In 2017, when Samir Bordoloi started the Society for Promotion of Rural Economy & Agricultural Development, North East (Spread NE), he only took one little step towards sustainable farming, conserving the multitude of indigenous crops from the North-East, and helping farmers get their rightful due in the market.
Today, due to the efforts of the ‘Green Commandos’ from the NGO, over 40 farmers have been adopted by urban families, over 150 schools have been adopted under the eco-initiative and 326 Green Commandos are currently trained to educate the rural folk about the benefits of local cuisine, vermicomposting, getting farmers to engage in organic farming, and saving indigenous crops from extinction, with the motto- ‘indigenous people working with indigenous agri-products towards an indigenous economy’.
Having worked in the food industry, and belonging to an agricultural family from Jorhat, Samir joined two and two and realised the reasons why farmers gained very less profit from what they were producing, and how we were losing out on the huge variety of crops that were indigenous to the North-Eastern states. The large food companies controlled and regulated farming to get only a few raw food staples across the country. This forced farmers to discard their traditional crops, and opt for chemical treatments in their fields to obtain produce. Which, again, led to very less profit for themselves.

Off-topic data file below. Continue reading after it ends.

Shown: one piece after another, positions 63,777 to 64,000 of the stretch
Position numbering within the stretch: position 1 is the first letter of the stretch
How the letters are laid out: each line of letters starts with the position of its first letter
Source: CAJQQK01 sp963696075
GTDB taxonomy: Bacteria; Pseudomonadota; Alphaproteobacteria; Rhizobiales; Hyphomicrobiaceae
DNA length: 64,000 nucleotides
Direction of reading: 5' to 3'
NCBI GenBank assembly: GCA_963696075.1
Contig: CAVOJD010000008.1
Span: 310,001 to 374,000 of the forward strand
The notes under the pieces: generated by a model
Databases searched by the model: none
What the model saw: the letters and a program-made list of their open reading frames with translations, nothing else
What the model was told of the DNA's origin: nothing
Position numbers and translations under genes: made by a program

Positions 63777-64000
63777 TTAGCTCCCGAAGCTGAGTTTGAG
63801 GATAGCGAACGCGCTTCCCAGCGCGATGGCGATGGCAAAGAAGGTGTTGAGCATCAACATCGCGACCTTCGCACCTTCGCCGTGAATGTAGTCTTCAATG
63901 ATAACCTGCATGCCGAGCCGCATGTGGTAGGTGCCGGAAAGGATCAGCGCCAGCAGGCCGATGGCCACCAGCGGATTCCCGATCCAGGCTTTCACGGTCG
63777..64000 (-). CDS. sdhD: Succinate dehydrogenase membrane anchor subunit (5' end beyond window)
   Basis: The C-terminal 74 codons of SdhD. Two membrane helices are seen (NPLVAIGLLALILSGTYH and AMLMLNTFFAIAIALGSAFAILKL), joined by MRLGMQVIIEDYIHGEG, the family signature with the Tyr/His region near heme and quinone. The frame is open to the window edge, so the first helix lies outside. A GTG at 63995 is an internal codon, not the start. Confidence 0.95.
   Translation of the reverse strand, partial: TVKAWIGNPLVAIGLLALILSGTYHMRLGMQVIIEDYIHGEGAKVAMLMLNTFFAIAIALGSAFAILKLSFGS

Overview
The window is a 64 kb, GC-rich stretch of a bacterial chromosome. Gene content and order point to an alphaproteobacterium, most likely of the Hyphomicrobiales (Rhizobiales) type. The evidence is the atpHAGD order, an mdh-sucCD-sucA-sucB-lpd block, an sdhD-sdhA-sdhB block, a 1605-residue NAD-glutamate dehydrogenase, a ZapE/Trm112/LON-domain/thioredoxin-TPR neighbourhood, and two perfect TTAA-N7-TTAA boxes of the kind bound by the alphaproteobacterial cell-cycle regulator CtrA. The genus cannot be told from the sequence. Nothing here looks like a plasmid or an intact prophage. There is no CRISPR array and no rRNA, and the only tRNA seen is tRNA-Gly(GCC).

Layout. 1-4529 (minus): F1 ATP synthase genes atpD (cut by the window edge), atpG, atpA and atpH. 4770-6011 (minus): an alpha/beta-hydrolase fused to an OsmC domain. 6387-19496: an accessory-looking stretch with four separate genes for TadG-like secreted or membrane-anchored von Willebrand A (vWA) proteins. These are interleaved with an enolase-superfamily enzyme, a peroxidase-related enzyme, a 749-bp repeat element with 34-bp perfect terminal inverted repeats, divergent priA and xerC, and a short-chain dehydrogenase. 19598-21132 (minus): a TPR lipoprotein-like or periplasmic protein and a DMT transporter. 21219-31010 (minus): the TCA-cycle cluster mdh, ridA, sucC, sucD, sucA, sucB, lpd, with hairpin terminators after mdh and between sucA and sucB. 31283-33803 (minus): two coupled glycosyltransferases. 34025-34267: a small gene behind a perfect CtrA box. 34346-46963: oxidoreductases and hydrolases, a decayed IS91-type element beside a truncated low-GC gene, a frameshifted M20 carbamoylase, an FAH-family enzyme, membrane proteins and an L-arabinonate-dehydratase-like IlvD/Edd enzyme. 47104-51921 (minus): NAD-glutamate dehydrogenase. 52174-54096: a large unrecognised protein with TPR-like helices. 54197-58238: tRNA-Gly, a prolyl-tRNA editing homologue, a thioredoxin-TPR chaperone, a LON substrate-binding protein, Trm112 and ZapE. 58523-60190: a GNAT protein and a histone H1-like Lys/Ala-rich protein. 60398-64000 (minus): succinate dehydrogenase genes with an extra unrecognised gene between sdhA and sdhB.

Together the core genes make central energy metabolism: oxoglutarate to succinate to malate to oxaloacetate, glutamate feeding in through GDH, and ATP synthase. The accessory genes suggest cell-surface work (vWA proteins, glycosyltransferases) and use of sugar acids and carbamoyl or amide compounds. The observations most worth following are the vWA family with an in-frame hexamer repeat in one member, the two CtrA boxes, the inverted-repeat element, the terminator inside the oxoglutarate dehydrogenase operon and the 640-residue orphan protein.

Samir, therefore, encouraged an ecological way of farming that incorporated traditional farming knowledge and included the reuse and recycling of resources and growing local herbs instead of cash crops. With the help of Spread NE, Samir, with other Green Commandos are encouraging the youth to make their foray in the field of organic farming by making the occupation attractive. Some of them go on to teach farmers on ground the scientific techniques related to organic farming, while others ensure that farmers are ‘adopted’ by urban families, which provides them with a yearly income for their harvests.
Samir also started his brilliant initiative with local rural schools, involving children to participate in learning the techniques of organic farming like vermicomposting, and gradually turned it into a local level initiative.
This three-fold approach to help the farmers, the youth, and the children of the North-Eastern states has already come a long way from its early days two years back.
It’s ideas like these that bring in true development and lead the way towards a more equitable and sustainable future.